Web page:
Diverse Learners

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26 Nov: The Importance of Giving Students Opportunities to Practice Skills

By Dr. Skip Greenwood I ended the last blog talking about the need to make a skill “familiar”. By doing so, we increase the chance that a student will be able to access a skill they have been taught when they really need it. Of course this brings up the question; “How do we make a skill familiar?” One key way to help make a skill more familiar is to put a focus on the student practicing or rehearsing the skill you teach them throughout the school day. It takes a small bit of planning but it is so powerful to embed opportunities for students to use newly learned skills during classroom time, recess and specials. When you want students…

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19 Sep: How do kids achieve success?

How do kids achieve success?  When I consult on cases for school districts, I often find that students who are failing have encountered one of two polarities: (a) People have given them too little support or (b) People have lowered their expectations of them. It’s hard to wrap our minds around the idea of doing two things at once; simultaneously giving a student more support while at the same time expecting more. In order to do these together let’s look at both: SUPPORT is helping a student grow. It’s not doing things for them, or letting them play on an ipad all day. Support is assistance that helps lead a student to action. It could be believing in them, encouraging,…

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26 Apr: Monthly Series- Post 3: Engaging ALL students

Most educators I come into contact with say they are committed to inclusive practices and I believe in their hearts they have that commitment. However, actually doing the things that help include or engage all students in the classroom and learning process is not that easy. There is such a natural pull to engage more with students whose ways of processing information are like our own (like being highly verbal or how fast one can “think on their feet) or with those who we share cultural identity or political beliefs with. Basically, we tend to be most comfortable when we are engaging with people who are more like us or those who make our jobs easier. If we look at…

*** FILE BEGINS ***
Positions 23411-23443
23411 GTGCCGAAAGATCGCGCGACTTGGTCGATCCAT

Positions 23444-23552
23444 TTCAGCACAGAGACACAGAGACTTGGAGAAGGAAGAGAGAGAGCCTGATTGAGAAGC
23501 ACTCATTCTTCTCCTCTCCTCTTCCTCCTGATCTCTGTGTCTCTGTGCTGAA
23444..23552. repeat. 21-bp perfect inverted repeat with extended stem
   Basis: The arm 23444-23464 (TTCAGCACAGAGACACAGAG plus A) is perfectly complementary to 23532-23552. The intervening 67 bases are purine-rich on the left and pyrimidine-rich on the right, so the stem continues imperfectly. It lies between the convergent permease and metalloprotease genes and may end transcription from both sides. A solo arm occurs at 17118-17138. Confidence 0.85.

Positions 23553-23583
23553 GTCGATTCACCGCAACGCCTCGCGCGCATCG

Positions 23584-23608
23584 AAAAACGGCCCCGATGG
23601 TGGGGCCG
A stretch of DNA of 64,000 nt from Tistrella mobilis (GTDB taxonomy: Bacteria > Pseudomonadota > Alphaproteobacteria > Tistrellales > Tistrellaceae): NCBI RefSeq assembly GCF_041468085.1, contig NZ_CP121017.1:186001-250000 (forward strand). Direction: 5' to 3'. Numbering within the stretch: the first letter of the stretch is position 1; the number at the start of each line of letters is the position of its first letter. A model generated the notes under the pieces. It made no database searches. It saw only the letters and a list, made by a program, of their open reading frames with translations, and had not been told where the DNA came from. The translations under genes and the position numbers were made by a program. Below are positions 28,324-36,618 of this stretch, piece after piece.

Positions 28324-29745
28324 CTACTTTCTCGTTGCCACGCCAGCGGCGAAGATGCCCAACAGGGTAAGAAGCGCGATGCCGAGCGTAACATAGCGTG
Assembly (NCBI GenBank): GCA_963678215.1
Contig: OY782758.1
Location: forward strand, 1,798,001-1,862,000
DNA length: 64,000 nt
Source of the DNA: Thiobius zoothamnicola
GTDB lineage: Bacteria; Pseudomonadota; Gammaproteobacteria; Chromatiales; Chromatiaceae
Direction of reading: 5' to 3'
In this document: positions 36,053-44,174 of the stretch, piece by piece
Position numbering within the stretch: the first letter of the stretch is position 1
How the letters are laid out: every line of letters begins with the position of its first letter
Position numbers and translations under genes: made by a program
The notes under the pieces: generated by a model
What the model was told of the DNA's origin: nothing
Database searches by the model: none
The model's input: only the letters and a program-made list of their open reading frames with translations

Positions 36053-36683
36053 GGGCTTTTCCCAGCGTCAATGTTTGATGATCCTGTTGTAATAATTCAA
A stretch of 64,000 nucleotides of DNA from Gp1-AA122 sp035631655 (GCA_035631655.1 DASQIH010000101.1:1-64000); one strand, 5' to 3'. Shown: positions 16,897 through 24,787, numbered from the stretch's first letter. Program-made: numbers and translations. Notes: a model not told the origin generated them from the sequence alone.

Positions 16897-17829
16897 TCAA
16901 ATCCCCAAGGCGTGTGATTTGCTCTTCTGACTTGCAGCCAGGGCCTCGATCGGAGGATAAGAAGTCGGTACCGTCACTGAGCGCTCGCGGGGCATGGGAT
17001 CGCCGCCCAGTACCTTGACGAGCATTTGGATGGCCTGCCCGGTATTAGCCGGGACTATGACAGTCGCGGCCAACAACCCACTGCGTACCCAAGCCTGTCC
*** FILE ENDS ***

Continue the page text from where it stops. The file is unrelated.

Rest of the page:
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10 Apr: Monthly Series- Post 2: Embracing Diversity

In my last blog I focused on the word “differences” as a way to start understanding diversity. Another word I used a lot was “recognition”. We need to continually be aware that people and groups are unique and that an individual’s or group’s uniqueness extends way beyond what our eyes can see. But the concept of diversity is more than just recognizing or being aware of differences. We also need to embrace or accept those differences. Thus, diversity involves both recognition and acceptance. I actually like the word “embrace” because for me it implies getting on board with things that are different from my own ways and actually celebrating the differences between others and myself. Recognizing individual or group differences…

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28 Mar: Monthly Series – Post 1: Diversity and Inclusive Practices

By Dr. Skip Greenwood The concept of diversity is so complex that it’s a challenge to figure out where to even start talking about it. To better understand a concept I always look for key words or phrases in how that concept is defined or talked about. Webster defines diversity as “the condition of having or being composed of differing elements”: especially “the inclusion of different types of people (such as different races or cultures) in a group or organization”. A key word for me is “different”. What I have learned is the word “different” is more than seeing the obvious contrasts between individuals or groups such as sex, age, or color of skin. When it comes to diversity the…

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01 Feb: “I’m Not Gonna Do It!”

I know, if you had a nickel for every time a student told you they “weren’t gonna do it” you would be retired in Maui right now. What’s a good response to this time honored student declaration? I think by now you probably know that “Oh yes you are!” is not always the most successful. Here’s a few others: 1. “What seems to be the problem?” – This, said in a curious tone (as if you completely did not expect the refusal) along with a helpful stance does wonders. 2. “Okay.” – Said with a nod and an inquisitive look (as if there must be more to the student’s statement that he is about to reveal) creates a nice awkward…